Layna Mosley, one of our IR profs, has a very good op-ed in the NY Times that summarizes some of her recent research on the effect of international trade on labor rights.* Many would be surprised by the results of this work. Gist:
There is, however, a more general way in which trade agreements — and the economic ties they generate — benefit workers in developing nations. As Colombia and Panama expand their trade relationships with the United States, workers stand to gain more than just the job creation and higher wages that often come with expanded trade. Research I conducted over the last several years with the political scientists Brian Greenhill and Aseem Prakash suggests that trade with developed nations helps developing countries expand labor rights themselves.Read the whole thing.
Why? International trade gives producers incentives to meet the standards of their export markets. When developing nations export more to countries with better labor standards, their labor rights laws and practices tend to improve. Our findings, which are based on newly collected measures of labor rights around the world, demonstrate a “California effect” on workers’ rights, in which exporting nations are influenced by the labor rights conditions that prevail in their main trading partners.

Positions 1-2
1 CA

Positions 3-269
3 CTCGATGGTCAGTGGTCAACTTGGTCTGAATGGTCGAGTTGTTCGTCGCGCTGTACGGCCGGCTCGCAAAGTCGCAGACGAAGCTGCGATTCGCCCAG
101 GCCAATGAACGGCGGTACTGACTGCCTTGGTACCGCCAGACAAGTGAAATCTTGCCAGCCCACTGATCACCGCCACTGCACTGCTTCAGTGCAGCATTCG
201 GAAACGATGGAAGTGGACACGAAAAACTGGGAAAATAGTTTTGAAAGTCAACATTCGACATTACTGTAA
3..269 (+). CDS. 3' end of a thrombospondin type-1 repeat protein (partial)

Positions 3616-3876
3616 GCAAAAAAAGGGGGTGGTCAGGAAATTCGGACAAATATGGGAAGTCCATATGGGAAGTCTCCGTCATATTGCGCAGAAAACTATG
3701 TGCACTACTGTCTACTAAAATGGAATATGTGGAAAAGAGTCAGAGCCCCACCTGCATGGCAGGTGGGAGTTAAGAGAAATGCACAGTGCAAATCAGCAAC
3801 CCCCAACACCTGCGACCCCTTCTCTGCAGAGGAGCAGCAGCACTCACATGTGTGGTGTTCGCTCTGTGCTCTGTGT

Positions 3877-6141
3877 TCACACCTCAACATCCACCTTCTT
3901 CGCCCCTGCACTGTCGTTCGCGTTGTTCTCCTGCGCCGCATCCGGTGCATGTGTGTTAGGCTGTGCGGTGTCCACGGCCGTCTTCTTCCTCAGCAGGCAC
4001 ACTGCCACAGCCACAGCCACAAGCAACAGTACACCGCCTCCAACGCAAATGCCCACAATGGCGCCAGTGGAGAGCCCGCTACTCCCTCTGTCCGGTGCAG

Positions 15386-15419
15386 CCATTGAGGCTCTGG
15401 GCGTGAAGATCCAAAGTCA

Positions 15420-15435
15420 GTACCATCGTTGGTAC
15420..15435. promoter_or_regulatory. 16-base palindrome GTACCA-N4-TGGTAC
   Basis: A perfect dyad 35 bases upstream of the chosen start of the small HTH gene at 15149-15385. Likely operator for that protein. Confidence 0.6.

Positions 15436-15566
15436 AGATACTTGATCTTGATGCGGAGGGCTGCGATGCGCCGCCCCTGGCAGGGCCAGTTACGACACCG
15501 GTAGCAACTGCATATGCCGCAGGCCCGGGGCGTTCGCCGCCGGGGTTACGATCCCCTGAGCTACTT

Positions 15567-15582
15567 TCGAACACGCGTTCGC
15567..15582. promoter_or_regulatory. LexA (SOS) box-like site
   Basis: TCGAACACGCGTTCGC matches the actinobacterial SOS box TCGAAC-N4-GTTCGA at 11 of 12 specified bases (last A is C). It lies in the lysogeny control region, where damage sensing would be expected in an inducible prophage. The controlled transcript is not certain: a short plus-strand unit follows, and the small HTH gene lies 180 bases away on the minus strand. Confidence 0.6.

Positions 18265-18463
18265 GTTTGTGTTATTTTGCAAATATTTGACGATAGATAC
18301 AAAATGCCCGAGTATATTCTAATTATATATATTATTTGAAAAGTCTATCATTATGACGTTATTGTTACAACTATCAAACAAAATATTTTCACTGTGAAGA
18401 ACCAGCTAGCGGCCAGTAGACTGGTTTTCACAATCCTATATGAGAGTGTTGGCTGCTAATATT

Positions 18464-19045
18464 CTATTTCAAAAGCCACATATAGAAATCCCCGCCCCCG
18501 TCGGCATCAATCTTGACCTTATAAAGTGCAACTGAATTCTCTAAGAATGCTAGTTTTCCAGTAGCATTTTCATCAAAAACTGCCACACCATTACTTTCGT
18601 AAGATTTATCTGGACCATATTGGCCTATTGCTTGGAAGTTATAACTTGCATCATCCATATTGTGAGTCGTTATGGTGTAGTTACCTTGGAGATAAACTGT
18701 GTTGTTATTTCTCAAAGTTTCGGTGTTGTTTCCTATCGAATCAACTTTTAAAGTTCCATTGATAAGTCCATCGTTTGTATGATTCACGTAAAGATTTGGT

*I guess Layna didn't want to get shown-up by her husband, UNC Prof Andy Reynolds, who recently had an op-ed on Libya in the News and Observer.